Bold Question # 3:  How do I ensure I am getting a true and accurate picture of the perception of my brand?

 

Bold Solution # 3: The solution to that is as wide and varied as the methods of measuring the perception. The big guys –  Hyatt, Marriott, Wyndham, among others –  work first and foremost to protect their brands. “Brand Management” is what it is called. The brands have been measuring customer/guest experience and sentiment for a very long time. They are the earliest adopters of measurement like Net Promotor Score (NPS).

 

Peter Drucker management consultant, educator, and author, whose writings contributed to the philosophical and practical foundations of the modern business corporation said it best, “you can’t manage what you don’t measure”.

 

Bold Question # 4: How much data is enough?

 

Bold Solution # 4:  To put it simply; more than you have. You can never have too much data and customers/guests leave plenty of exhaust to measure and report. Howard Bendell, RRP – an independent advisor and affiliate partner of CustomerCount –    has been providing qualitative analysis to the resort industry for more than 30 years. His take on data is that it be both measurable and actionable.  Being able to separate information that is ‘nice to know about’ from that which lends strategic and tactical application to your resort is paramount.  Applying qualitative analysis techniques to measurable and actionable raw data provides the insight that will drive your operational teams to improve upon service and experience delivery.”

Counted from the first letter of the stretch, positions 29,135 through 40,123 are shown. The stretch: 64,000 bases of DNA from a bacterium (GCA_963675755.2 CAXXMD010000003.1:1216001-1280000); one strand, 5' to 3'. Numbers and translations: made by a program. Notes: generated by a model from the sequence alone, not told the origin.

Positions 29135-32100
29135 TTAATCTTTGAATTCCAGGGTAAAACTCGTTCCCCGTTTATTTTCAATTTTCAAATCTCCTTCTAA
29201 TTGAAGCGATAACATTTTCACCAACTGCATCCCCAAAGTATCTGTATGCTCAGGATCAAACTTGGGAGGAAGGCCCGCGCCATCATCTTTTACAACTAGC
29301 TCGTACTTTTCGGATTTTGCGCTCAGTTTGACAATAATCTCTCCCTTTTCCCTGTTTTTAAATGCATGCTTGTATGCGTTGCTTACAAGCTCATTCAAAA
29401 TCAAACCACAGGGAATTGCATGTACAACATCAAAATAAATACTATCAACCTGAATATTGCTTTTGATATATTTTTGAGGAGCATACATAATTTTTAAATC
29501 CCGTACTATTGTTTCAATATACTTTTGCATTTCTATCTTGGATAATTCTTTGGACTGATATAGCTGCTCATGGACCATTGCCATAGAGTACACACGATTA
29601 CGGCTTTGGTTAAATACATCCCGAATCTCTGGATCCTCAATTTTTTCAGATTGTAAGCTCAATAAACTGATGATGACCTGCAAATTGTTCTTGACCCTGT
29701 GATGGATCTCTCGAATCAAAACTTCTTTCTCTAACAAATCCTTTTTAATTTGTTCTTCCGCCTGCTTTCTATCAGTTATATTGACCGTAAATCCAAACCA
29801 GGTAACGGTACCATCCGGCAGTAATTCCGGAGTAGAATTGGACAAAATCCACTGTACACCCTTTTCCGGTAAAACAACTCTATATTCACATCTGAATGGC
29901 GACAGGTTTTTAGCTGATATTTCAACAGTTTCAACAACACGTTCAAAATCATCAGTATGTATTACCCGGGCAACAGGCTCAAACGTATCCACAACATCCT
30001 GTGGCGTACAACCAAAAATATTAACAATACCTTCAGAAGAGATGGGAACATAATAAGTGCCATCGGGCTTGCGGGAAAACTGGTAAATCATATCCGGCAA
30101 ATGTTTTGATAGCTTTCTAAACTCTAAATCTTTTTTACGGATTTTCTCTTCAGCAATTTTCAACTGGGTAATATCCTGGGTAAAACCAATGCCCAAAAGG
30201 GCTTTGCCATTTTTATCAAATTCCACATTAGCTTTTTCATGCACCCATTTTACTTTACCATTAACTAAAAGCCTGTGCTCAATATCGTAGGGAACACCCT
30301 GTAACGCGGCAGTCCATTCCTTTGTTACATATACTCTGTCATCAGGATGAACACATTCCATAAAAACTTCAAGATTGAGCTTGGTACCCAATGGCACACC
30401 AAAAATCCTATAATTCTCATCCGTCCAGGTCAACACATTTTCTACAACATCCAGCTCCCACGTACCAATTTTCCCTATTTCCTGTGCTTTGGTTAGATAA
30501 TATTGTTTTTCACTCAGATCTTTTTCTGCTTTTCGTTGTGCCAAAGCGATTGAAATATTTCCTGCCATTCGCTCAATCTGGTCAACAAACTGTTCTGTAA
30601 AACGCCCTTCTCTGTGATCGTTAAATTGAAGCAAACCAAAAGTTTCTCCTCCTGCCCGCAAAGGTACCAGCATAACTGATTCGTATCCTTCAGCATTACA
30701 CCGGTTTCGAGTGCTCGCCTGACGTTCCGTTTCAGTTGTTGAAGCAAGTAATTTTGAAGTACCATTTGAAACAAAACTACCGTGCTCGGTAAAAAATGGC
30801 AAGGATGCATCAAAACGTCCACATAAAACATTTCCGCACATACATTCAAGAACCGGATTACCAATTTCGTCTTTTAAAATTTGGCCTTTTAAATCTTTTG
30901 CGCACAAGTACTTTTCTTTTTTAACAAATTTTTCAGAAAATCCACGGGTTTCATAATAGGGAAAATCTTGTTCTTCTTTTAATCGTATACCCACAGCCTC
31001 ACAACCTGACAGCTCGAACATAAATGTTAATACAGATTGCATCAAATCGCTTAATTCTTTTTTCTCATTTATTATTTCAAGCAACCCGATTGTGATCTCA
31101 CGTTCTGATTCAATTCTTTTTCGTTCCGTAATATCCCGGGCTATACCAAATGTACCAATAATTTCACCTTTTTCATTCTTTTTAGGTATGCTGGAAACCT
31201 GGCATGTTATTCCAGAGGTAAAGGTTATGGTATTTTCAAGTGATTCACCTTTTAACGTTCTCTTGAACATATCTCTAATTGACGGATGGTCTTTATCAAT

Bold Question # 5: We know that accessibility and credibility are attached at the hip. With social media offering such accessibility, how do we ensure the credibility of the information?

 

Bold Answer # 5: The easiest way, not necessarily the least expensive way, is to outsource to individuals whose job it is to validate just how credible the information is, and therefore, offer your own credibility statements. Or, depending on your company’s penchant for keeping everything in house, hire individuals that are accountable for the results, which generally mean responding to measurable information.

 

Bold Statement: Watch out for the Hooey Slingers!

 

There is a significant dark side of online reputation management. There are companies that will claim they can take all of your data and make an argument to the public that you are somehow different than what you really are. They purchase hundreds of URL’s and post negative and fake information about your company, then, for a handsome fee offer to “clean them up”. Reputation management and brand management are not the same and it is very difficult to engage a customer if there is no cohesive method of integrating all of your data points with all of your touch points.

 

That is where the validate and verify comes from – it may sound complicated but if your process for measurement is one customer journey – you can separate the fact from the fiction.

 

 

Answer to the question at the top: Fake. ARDA World 2018 Annual Convention & Expo is in Las Vegas, May 6-10th